SportsHigh School Sports


St. Xavier players defanged opponents' racist insults, got one-on-one with NBA star

Posted at 12:41 AM, Jan 16, 2019

CINCINNATI — St. Xavier High School basketball team captain Nathan Stockman is now the proud owner of custom shoes with the “P.F. Chang’s” name printed on both shoes.

Last year, the Chinese chain restaurant’s name had been among the racist insults Elder High School students directed toward the half-Korean Stockman and black teammate Bobby Jefferson during a rivalry match. (Days later, the Elder team would be greeted by chants of “National news!”)

He decided to take the venom out of the epithet by embracing it.

“I said, ‘Really?’” his mother, Susan Stockman, said of the moment he told her how he wanted to decorate his shoes.

His reply: "Mom, yeah."

Stunned and touched, she called the real P.F. Chang’s corporate headquarters to share her son’s story. They called her back two weeks later with an invitation: Atlanta Hawks point guard Jeremy Lin, who endured anti-Asian prejudice in his rise to “Linsanity” fame, had heard about the incident and wanted to fly Stockman, Jefferson and their families to Atlanta for a game.

He also wanted to buy Stockman a pair of custom P.F. Chang’s basketball shoes.

“It was very affirming to know that there are companies, organizations and people that still stand for things that are right,” Jefferson’s mother, Mina Jefferson, said.

The two young players got courtside seats to the Hawks game and spent time talking to Lin over dinner.

“He literally sat across the table and they just talked like friends,” Susan Stockman said. “It was very, very casual, and it was very exciting for Nathan.”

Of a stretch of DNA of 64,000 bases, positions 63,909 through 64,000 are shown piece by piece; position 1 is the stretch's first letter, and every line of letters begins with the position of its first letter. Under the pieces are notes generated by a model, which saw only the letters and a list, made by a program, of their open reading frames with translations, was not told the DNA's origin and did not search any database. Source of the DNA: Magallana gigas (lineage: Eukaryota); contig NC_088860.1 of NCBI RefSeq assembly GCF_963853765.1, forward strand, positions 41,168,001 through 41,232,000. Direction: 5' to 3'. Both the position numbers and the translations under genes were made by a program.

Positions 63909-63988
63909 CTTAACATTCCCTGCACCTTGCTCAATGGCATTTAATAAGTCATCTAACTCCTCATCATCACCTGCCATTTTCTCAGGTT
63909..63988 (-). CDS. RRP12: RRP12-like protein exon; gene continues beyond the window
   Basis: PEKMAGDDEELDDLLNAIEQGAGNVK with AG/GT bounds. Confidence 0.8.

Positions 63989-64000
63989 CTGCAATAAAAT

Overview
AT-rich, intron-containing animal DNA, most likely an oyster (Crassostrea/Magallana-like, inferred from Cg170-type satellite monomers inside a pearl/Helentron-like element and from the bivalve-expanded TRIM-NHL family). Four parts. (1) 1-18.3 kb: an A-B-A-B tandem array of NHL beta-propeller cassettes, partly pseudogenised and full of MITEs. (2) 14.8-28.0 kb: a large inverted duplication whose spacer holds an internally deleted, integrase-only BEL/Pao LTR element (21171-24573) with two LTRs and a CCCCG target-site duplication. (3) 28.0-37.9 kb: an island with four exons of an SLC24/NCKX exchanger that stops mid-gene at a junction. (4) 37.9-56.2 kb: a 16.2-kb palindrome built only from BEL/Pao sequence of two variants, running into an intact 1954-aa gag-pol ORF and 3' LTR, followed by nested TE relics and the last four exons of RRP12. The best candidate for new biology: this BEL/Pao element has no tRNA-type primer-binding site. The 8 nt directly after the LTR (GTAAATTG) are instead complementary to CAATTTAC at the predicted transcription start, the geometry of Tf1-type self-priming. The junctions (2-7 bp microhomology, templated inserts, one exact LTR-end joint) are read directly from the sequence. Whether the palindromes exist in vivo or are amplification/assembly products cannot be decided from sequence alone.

P.F. Chang’s restaurant had no relationship with Lin before they heard about what Jefferson and Stockman had experienced, corporate spokesperson Dwayne Chambers said Tuesday. The story — and the way the boys had reacted to their opponents’ taunts — inspired them to reach out and create a memorable moment for the pair.

“It just made sense to try to do something and take a situation that was super negative and really turn that into a positive,” Chambers said. “Whether it’s directed to you or it’s directed to somebody else, racism is racism. We should stand up and say, ‘That’s wrong.’”

Both mothers said they were proud of the way their sons dealt with the incident, using it as an opportunity to demonstrate strength in the face of harassment and continue playing basketball for the love of the game.

“It happens,” Susan Stockman said. “You just got to get over it and move on.”

Jefferson moved on to Dartmouth College after graduating from St. Xavier in 2018. Nathan Stockman, now a St. Xavier senior, will start his 2019-'20 school year at the University of Kentucky.